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Commentary Last Updated: Aug 9th, 2006 - 00:47:06

Bush�s international diplomacy goes �green�
By Ben Tanosborn
Online Journal Contributing Writer

Aug 9, 2006, 00:44

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Much of Corporate America has accepted, and is committed to, the green concept, or so we are PR-told; �sustainability� being the fashionable term these days. Now that concept, so masterfully faked by many businesses, has been adopted by Bush in his international diplomacy, the catchy phrase du jour being �sustainable peace.�

Sustainability may be thought of as a balanced compromise of the economy, society and the environment, a region where the three can and do coexist, but the reality put forth by so many of these businesses is that sustainability, even if just an empty word, when repeated sufficiently in the realm of advertising, will do the trick. And trick it is! To the point where more than a few businesses get re-baptized using that name, while little or nothing in their operations change.

Ditto with diplomacy! The new Washington farce is being played in the oratory, post Lebanon invasion, of Condoleezza Rice and the other enforcers of American foreign policy. The administration has masked its unwillingness to help stop Lebanon�s profuse bleeding, in lives and infra-structure, under the guise that a cease-fire has no value unless it comes with assurances of a �sustained peace.�

The reality of this conflict has become grotesquely clear after wasting almost a thousand lives (Israeli, Lebanese and even UN peacekeepers), causing indescribable human suffering and several billion dollars in destruction. The United States has made it perfectly obvious that it abides by Israel�s formula for peace: �Take two steps forward, forcefully if you must, so that you can be in a position to negotiate taking a step back later.� But in the long run the only win-win situation, at least in the Middle East, will come with a level, not a tilted, negotiating table. A period of d�tente evolving into true peace will only happen if the entire process meets the criteria of fairness by all. There is absolutely no room for policies of one-upism by any party.

The current proposal at the UN for a cease-fire is derisive, and had to be presented as a Franco-American proposal to shave off a little embarrassment, if only a whisker�s worth. It gave French diplomacy a way to earn a few needed points with the White House, while probably losing twice as many elsewhere. One could tell by Bolton�s demeanor that the proposal was unacceptable. By advocating it, and taking part in its drafting, it sentenced it to be one-sided . . . on the side of unfairness. There�s no better measuring instrument for diplomatic fairness, in my estimation, than the Boltonmeter.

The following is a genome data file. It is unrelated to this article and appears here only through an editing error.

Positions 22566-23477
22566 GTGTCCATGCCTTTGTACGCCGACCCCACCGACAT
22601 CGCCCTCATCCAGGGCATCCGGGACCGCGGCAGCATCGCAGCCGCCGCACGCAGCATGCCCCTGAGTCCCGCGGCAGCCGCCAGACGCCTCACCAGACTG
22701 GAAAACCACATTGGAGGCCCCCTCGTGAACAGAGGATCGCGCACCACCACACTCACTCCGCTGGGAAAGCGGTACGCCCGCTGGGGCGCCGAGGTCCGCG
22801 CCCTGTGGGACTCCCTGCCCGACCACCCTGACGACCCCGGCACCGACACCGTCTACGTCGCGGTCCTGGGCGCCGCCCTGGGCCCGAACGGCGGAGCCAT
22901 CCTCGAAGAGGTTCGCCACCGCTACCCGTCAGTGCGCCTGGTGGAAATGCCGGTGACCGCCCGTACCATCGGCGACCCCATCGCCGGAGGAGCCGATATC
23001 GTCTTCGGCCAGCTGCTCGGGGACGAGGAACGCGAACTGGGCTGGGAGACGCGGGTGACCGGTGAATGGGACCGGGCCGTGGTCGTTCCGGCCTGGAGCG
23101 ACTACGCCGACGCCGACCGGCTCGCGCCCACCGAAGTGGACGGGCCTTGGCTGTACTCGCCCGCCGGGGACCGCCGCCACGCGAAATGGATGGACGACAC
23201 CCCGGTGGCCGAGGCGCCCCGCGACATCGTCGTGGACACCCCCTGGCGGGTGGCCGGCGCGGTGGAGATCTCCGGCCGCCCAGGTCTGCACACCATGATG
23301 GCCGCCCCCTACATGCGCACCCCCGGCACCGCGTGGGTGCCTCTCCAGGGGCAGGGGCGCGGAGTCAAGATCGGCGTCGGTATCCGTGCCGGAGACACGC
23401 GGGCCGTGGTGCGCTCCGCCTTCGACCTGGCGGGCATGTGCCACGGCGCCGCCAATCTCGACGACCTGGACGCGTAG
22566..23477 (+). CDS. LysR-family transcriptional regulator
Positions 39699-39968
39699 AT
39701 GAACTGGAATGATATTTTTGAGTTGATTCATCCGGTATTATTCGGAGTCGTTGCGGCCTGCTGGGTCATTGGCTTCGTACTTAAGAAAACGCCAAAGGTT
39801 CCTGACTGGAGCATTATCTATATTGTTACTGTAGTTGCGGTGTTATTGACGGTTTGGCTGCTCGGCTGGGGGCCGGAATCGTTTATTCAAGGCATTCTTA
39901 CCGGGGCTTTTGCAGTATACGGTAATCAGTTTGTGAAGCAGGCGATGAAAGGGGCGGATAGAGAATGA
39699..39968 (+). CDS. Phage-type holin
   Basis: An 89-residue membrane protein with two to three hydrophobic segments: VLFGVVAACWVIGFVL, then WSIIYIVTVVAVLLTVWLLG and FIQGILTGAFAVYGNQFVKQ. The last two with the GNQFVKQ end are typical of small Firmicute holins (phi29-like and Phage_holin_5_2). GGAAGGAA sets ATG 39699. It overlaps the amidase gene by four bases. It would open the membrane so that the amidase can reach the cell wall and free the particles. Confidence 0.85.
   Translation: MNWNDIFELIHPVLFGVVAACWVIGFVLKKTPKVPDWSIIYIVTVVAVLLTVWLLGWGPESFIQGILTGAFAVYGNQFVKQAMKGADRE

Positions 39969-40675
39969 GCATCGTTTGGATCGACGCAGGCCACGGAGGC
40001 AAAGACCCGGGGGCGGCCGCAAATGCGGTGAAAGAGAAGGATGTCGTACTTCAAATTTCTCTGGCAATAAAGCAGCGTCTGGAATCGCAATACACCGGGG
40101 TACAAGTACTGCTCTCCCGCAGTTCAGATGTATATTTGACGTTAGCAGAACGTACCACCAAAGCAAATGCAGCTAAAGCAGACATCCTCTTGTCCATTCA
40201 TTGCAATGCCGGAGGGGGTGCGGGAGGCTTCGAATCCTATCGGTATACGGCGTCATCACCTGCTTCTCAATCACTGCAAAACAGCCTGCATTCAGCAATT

Voting on this American-French resolution in the UN Security Council appears as an irrelevant issue since the party that has been most critically injured in this conflict, Lebanon, rejects it . . . finds it lacking. One cannot help but identify with the pain and anger of the Lebanese, while also acknowledging the human suffering of the many Israelis caught in the fray.

By enabling Israel with a false sense of power -- power unlikely to survive the test of time on its own merits -- the United States is not only hurting the aspirations of Palestinians and those who identify with their cause, but also damaging the long-term viability of the State of Israel. Dismissing Hezbollah and Hamas as terrorists, client organizations for Syria and Iran, is incredibly puerile and speaks volumes either to the Bush administration�s consequential stupidity, if believed . . . or its designs in controlling the Middle East.

Has it ever occurred to anyone in Washington or, for that matter, in Tel Aviv that both Hamas and Hezbollah could easily, and willingly, become demilitarized once a fair peace is reached between Palestinians and Israelis? It might prove worthwhile to accept that premise, even if considered far-fetched by many, and build on it. It�s not unlikely that the survival of Israel, and a promising future for nations in the Middle East, hinge on it.

Meantime things in Lebanon are going from bad to worse. Yet, it would be very simple for the United States to put an end to it all. Obviously, this administration is not willing to do so. Is it because the Republican Party is in need of an October Surprise prior to the election? Will Syria or Iran be the next loaf ready for the Pentagon�s oven? Why not bake them both? If we think only war criminals or political cretins would do something like that . . . we are probably right.

Pacification leading to true peace in both Lebanon and Palestine is solely in the hands of the United States . . . at least for now.

� 2006 Ben Tanosborn

Ben Tanosborn, columnist, poet and writer, resides in Vancouver, Washington (USA), where he is principal of a business consulting firm. Contact him at

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